The Balagtas University of Local Legislation, along with its sister-school, the Santiago-Hernando Institute of Technology, have announced a new course offering aimed at those with ambitions of serving as political aides to legislators, called Plagiarism 101.
“Contrary to popular opinion, plagiarism is not an absolute evil,” says school dean, Nympha Luz Otana. “We have discussed this matter with top political aides and even they say that copying is a common practice among them. They do it for their bosses’ speeches as well as the bills they pass. Therefore, it is a necessary skill for these aspiring aides. Our aim as an educational provider is to give our students the best training and technological competence possible in the art of copying.”
“For example,” she elaborates, “One of the course modules is entitled Keyboard Shortcuts. 80% of people who use computers copy and paste text by right-clicking on the selected text, choosing ‘Copy’ then moving to the destination, right-clicking and choosing ‘Paste’, but this is very slow and tedious especially if you are copying large amounts of text. The more efficient way would be to use the keyboard shortcut Ctrl-C for copy and Ctrl-V for paste. This simple tip can save countless hours for a legislative researcher who has to scour hundreds of blogs to put together his boss’ privilege speech. Oh, and if you want to copy the full text, you don’t have to use your mouse to select and then drag the selection all the way down. You can just press Ctrl-A. You understand, of course, that I am talking about Windows shortcuts which are more common. We have a separate module that deals with Mac shortcuts for Mac users. And as with the Mac, it comes at a premium price suited for their discerning tastes.”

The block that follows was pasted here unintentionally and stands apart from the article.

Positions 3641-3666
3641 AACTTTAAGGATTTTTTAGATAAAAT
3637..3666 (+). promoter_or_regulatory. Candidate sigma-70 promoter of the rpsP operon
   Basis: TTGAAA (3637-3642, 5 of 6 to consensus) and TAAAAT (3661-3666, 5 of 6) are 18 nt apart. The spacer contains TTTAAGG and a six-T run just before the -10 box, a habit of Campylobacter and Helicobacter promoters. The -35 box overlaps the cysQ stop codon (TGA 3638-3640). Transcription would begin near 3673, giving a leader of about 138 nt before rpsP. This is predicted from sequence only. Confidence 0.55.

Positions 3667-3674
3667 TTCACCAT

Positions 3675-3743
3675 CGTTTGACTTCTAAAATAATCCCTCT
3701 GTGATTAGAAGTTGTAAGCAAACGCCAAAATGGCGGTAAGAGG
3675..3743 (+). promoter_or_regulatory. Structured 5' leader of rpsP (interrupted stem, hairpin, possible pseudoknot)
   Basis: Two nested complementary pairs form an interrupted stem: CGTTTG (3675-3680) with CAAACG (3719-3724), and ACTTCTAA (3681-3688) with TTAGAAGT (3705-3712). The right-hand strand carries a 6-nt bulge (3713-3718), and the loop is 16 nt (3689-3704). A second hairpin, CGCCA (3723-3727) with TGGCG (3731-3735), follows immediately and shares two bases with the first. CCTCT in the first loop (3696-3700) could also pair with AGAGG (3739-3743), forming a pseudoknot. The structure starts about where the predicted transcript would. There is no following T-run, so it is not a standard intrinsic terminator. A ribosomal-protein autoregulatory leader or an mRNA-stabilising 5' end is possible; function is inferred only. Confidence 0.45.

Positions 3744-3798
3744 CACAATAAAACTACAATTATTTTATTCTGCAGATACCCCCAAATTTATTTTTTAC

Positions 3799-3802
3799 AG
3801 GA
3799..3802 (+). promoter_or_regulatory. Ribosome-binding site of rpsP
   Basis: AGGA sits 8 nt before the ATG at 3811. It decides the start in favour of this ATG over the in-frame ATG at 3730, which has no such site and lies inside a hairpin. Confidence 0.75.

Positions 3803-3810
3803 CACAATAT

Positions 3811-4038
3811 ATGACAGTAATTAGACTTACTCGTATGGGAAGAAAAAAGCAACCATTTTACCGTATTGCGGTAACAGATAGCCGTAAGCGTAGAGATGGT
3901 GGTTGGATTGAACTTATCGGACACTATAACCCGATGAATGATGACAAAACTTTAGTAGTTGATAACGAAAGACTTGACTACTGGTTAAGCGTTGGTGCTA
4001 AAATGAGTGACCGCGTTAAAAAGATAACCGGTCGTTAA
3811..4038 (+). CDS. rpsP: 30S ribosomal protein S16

Although the course primarily deals with skills, it also allocates several hours to philosophy and psychology. “Students need to get rid of the impression that they are doing something wrong and all the mental baggage that comes along with that,” explains Professor Giacobo Bolarte, a veteran teacher in the university. “They have to unlearn all the conditioning that other teachers have impressed upon them — that it is wrong to simply copy other people’s works without proper attribution. You know, politics is a whole different arena with a different set of rules. We cannot expect our lawmakers to keep citing their sources or to verify their information. Why do that when you can simply copy from a blog and assume that it is correct? Besides, how can a senator sound credible if he keeps saying ‘according to such and such a blog who cited Dr. so-and-so?’ Don’t you see how ridiculous and long-winded that would be?”
When asked how the other teachers and parents thought of this, Professor Bolarte replied, “Well, there are naturally a number of them that protested. But I think they are hypocrites. There is no new idea in the world. We are all just copying from past ideas and past discoveries. Look at the Bible. We would not have the Bible if the monks did not copy them from older documents. And even we humans are just copied from the image of God. See? There is nothing wrong with copying. Even God did it. So who are we to go against God?”